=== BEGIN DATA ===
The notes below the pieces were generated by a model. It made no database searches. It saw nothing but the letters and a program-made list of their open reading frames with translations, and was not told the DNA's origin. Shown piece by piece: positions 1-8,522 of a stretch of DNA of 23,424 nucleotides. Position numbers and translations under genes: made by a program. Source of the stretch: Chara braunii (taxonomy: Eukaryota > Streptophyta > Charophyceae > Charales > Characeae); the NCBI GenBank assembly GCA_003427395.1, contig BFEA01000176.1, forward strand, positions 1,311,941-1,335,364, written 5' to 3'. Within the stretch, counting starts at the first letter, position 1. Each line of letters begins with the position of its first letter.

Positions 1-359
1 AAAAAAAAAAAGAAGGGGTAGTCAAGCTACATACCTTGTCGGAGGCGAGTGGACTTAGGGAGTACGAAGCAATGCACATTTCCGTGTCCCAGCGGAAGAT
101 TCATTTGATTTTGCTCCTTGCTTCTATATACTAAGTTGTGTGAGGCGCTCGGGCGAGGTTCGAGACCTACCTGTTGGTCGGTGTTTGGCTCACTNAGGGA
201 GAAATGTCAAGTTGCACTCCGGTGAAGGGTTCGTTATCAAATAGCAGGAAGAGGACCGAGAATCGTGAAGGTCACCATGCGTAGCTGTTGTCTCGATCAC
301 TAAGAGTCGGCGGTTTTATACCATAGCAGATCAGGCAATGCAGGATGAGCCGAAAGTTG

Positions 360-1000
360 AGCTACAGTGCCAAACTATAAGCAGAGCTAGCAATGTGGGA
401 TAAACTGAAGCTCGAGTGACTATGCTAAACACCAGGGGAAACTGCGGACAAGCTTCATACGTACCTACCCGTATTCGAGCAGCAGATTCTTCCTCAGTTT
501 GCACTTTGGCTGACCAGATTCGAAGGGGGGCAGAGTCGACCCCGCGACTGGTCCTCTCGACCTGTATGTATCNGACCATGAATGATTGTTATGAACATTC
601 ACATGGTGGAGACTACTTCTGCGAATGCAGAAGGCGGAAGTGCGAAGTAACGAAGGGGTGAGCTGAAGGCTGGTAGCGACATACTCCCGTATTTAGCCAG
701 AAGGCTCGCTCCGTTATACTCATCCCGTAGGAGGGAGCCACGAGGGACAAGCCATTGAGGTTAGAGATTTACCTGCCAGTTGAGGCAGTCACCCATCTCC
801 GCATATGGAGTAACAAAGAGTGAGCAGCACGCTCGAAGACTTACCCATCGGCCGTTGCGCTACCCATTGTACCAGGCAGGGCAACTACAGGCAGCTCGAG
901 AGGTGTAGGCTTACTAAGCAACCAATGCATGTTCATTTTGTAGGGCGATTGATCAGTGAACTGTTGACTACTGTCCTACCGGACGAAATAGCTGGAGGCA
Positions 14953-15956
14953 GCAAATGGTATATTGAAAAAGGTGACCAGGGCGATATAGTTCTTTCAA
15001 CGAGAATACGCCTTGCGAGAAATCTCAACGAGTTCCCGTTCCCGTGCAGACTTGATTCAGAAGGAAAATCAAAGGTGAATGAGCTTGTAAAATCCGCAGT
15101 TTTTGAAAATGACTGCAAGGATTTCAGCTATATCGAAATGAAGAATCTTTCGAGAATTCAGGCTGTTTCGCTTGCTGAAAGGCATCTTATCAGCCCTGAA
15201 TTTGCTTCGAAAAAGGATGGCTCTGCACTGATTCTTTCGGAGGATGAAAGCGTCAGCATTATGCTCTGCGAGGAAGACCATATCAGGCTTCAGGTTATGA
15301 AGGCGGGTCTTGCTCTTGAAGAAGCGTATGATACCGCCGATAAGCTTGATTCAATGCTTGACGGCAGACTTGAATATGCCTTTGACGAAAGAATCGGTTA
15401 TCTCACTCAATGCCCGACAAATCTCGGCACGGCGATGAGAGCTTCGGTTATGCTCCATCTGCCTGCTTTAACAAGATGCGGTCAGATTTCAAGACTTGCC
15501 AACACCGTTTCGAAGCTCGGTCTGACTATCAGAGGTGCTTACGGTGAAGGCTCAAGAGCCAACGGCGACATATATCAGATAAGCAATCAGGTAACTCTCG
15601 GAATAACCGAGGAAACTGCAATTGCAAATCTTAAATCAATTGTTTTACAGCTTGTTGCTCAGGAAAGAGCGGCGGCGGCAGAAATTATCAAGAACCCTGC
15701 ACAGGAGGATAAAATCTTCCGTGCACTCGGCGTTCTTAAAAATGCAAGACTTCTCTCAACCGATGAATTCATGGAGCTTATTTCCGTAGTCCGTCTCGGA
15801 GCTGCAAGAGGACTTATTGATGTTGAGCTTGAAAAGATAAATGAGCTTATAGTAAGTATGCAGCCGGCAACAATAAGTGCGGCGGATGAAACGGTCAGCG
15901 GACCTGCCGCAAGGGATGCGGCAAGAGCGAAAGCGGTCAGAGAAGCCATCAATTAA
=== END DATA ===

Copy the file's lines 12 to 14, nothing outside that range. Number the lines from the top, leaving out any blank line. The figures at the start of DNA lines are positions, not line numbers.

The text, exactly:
701 AAGGCTCGCTCCGTTATACTCATCCCGTAGGAGGGAGCCACGAGGGACAAGCCATTGAGGTTAGAGATTTACCTGCCAGTTGAGGCAGTCACCCATCTCC
801 GCATATGGAGTAACAAAGAGTGAGCAGCACGCTCGAAGACTTACCCATCGGCCGTTGCGCTACCCATTGTACCAGGCAGGGCAACTACAGGCAGCTCGAG
901 AGGTGTAGGCTTACTAAGCAACCAATGCATGTTCATTTTGTAGGGCGATTGATCAGTGAACTGTTGACTACTGTCCTACCGGACGAAATAGCTGGAGGCA